For example, if I was sending a letter to New York, I would now use “New York 16” to delineate which zone in New York, and which post office, the letter should be sent to. 

This system, again, was an improvement, but it still didn’t cover most of the country, and the zones which were created were rather crude. 

What was needed was something that would extend the zone system across the entire country. 

In 1963, the US Postal Service instituted the Zoning Improvement Plan or ZIP. 

The Zoning Improvement Plan divided up the entire country into zones with each zone having a five-digit code. These ZIP codes would be assigned to every address to greatly ease mail delivery. 

The biggest challenge wasn’t the creation of the system, but rather getting everyone to go along with it. A great deal of money was spent on advertising and marketing to get people to adopt ZIP codes. They even created a mascot known as Mr. Zip. 

Unlike other attempts to get Americans to change, aka the metric system, this one actually worked. Within ten years, ZIP codes were almost universally used in the United States.  

In addition to making the postal system more logical, using numbers also made automating postal sorting much easier. 

The ZIP code system is very systematic. States are lumped together by numbers. All ZIP codes beginning with a 0 are in New England for example. Everything beginning with 9 borders the Pacific Ocean.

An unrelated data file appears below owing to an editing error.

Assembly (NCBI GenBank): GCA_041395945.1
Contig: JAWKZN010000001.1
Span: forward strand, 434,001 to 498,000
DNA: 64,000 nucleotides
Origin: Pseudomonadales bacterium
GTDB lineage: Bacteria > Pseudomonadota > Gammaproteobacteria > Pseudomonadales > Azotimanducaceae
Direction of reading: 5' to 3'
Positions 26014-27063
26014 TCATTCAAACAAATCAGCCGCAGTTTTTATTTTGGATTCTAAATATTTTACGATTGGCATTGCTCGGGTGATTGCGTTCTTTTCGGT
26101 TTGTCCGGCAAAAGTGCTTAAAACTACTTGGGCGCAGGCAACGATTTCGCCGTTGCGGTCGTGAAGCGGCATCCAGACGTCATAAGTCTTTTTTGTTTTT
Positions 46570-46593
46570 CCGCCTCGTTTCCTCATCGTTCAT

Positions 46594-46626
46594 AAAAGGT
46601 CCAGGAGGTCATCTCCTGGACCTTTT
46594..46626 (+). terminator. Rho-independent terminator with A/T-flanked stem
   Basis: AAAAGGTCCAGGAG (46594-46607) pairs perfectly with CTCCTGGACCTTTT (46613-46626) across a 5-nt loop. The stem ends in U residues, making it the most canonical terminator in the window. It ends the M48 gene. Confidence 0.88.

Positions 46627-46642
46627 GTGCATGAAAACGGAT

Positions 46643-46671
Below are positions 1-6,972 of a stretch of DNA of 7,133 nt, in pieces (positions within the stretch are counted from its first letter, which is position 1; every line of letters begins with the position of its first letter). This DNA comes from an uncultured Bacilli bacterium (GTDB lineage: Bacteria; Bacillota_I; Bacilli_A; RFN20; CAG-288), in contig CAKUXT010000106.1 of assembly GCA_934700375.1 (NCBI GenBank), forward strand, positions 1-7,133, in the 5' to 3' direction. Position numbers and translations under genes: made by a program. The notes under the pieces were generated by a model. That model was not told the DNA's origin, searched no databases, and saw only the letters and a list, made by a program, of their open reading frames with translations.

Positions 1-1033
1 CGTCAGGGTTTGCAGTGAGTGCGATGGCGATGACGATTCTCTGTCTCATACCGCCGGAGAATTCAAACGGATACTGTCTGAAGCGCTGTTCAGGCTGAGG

The 1963 ZIP Code plan also introduced a system of 2 letter abbreviations for states. Prior to this, there wasn’t a consistent system of abbreviations, and some states like Alaska and Alabama would often be confused. 

The only change to the state abbreviations was in 1969 when Nebraska was changed from NB to NE, to avoid confusion with New Brunswick, Canada

As big of an improvement as the ZIP Code system was, there was still room for even more improvement. 

In 1983, 20 years after the implementation of the five-digit ZIP Code, the Postal System announced the ZIP+4 System. This was a further four digits tacked onto the end of the number which provided even more detail. Some high volume recipients would be assigned their own ZIP+4 number. In most ZIP codes, a post office box will have its own ZIP+4 number.